Thursday, April 24, 2014

Referral Fees: Agreement or Understanding

There has been a lot of litigation and concerns involving referral fees. One of the areas of confusion relates to what is the so-called “agreement” or “understanding” involving a referral of business. So, what do these terms mean?

RESPA defines a “referral” to a settlement service provider in two ways:

1. A referral includes any oral or written action directed to a person which has the effect of affirmatively influencing the selection by any person of a provider of a settlement service or business incident to or part of a settlement service when such person will pay for such settlement service or business incident thereto or pay a charge attributable in whole or in part to such settlement service or business.

2. A referral also occurs whenever a person paying for a settlement service or business incident thereto is required to use a particular provider of a settlement service or business incident thereto. (Emphasis added.) [24 CFR 3500.14(f)]

The required use concept is significant. This doctrine holds that “required use” means “a situation in which a person must use a particular provider of a settlement service in order to have access to some distinct service or property, and the person will pay for the settlement service of the particular provider or will pay a charge attributable, in whole or in part, to the settlement service.” [24 CFR 3500.2]

However, the offering of a package (or combination of settlement services) or the offering of discounts or rebates to consumers for the purchase of multiple settlement services does not constitute a required use. Any package or discount must be optional to the purchaser. The discount must be a true discount below the prices that are otherwise generally available, and must not be made up by higher costs elsewhere in the settlement process.

An “agreement” or “understanding” in this context means “the referral of business incident to or part of a settlement service,” and it need not be written or verbalized, but may be established by a practice, pattern or course of conduct. When a “thing of value” (i.e., any payment, advance, funds, loan, service, or other consideration) is received repeatedly and is connected in any way with the volume or value of the business referred, the receipt of the thing of value is evidence that it is made pursuant to an agreement or understanding for the referral of business. [24 CFR 3500.14(e)]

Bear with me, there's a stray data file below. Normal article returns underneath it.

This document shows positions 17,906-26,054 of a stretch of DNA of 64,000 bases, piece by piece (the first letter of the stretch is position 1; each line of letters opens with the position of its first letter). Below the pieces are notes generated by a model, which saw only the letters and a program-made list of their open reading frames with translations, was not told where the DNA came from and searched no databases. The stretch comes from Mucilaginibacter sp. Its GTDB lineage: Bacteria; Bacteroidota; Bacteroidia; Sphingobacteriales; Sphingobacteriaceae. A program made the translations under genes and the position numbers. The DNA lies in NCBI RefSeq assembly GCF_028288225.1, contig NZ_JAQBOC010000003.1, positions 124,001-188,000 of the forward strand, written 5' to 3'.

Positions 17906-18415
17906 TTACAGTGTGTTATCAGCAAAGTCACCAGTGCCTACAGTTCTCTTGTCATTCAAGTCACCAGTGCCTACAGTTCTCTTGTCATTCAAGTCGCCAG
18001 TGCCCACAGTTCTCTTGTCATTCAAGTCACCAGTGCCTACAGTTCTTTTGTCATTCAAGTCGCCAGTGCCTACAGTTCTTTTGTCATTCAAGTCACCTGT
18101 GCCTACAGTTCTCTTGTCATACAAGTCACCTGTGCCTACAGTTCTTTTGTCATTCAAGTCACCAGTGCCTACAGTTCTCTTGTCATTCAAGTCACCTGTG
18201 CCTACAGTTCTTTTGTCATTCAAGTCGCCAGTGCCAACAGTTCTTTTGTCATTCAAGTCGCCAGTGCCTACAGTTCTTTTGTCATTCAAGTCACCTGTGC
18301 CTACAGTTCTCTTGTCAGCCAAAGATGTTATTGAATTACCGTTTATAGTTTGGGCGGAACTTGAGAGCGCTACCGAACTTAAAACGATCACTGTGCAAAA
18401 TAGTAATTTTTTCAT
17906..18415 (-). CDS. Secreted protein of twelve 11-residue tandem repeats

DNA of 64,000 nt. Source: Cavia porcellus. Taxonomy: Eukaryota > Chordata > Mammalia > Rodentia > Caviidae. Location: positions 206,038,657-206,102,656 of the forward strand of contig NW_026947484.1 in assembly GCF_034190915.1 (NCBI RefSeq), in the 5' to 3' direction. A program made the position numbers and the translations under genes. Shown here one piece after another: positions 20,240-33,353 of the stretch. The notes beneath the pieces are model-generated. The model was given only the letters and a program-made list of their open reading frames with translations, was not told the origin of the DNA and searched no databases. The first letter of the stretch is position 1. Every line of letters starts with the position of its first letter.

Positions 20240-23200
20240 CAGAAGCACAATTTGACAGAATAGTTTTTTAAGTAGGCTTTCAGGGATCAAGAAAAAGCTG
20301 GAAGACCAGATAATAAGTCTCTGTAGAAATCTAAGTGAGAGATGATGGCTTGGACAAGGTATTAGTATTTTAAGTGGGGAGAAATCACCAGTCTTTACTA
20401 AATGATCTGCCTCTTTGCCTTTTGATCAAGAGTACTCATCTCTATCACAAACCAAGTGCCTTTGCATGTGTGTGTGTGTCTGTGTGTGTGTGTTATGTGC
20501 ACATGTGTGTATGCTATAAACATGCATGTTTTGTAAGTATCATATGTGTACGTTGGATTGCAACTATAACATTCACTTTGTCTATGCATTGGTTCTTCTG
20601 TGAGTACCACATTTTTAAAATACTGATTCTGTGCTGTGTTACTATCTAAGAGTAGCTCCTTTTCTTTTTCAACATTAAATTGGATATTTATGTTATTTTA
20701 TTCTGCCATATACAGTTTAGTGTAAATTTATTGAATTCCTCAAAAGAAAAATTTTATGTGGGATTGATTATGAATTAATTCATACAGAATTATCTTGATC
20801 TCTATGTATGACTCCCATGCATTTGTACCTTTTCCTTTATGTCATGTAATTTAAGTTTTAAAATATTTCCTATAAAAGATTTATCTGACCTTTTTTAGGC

Jonathan Foxx
President & Managing Director
Lenders Compliance Group

Thursday, April 17, 2014

Loan Officer Paying an Assistant

QUESTION: We are an FHA-approved lender with several branch officers. At one of our branches, a loan officer has an assistant, who is not licensed, but helps him close loans. The Loan Officer pays his assistant directly from his own compensation. Is this arrangement permissible?

ANSWER: The arrangement described above is not permissible. A Loan Officer may not pay his assistant out of his own compensation; rather, the lender must bear this expense.

HUD requires that a lender originating or servicing an FHA insured loan pay all of its own operating expenses. This requirement applies to the operating expenses of both the main and branch offices. “Operating expenses” is defined to include, without limitation, “equipment, furniture, office rent, overhead, employee compensation, and similar expenses”. (Emphasis added.) [HUD Handbook 4060.1 Rev-2, paragraph 2-8]

HUD further underscores this requirement by stating:
“A FHA approved mortgagee must pay all of its operating expenses including the compensation of all employees of its main and branch offices. Other operating expense that must be paid by the FHA approved mortgagee include, but are not limited to, equipment, furniture, office rent, utilities and other similar expenses incurred in operating a mortgage lending business. A branch compensation plan that includes the payment of operating expenses by the branch manager, any other employee or by a third party is a prohibited arrangement.” (Emphasis added.) [HUD Handbook 4060.1 Rev-2, paragraph 2-14B]